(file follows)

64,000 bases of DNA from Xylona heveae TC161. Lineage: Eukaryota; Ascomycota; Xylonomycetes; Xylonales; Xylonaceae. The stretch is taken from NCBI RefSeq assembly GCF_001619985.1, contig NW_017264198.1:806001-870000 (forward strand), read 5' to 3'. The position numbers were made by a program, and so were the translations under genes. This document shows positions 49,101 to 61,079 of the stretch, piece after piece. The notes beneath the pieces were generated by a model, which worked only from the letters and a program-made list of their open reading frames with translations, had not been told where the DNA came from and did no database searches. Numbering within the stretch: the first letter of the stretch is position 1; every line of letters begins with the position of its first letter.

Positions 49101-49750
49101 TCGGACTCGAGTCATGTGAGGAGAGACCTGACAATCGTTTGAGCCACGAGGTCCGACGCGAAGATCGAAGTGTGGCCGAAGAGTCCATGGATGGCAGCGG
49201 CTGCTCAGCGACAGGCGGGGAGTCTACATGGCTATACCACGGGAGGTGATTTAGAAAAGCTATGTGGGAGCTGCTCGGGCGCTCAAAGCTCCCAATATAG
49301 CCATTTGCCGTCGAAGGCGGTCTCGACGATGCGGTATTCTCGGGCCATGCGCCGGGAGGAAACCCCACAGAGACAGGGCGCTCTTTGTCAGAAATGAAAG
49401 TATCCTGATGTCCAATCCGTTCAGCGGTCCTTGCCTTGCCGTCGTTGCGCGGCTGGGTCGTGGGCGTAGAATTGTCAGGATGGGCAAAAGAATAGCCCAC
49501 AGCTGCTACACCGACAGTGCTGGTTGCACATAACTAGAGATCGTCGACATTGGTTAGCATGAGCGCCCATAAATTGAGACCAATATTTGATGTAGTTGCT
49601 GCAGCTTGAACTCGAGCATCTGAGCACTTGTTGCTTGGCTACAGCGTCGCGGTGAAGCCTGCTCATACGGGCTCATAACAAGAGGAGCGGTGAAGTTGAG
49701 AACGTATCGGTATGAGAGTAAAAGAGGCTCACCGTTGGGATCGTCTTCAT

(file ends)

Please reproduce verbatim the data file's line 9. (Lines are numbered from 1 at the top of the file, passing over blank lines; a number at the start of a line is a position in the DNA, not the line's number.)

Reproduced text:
49701 AACGTATCGGTATGAGAGTAAAAGAGGCTCACCGTTGGGATCGTCTTCAT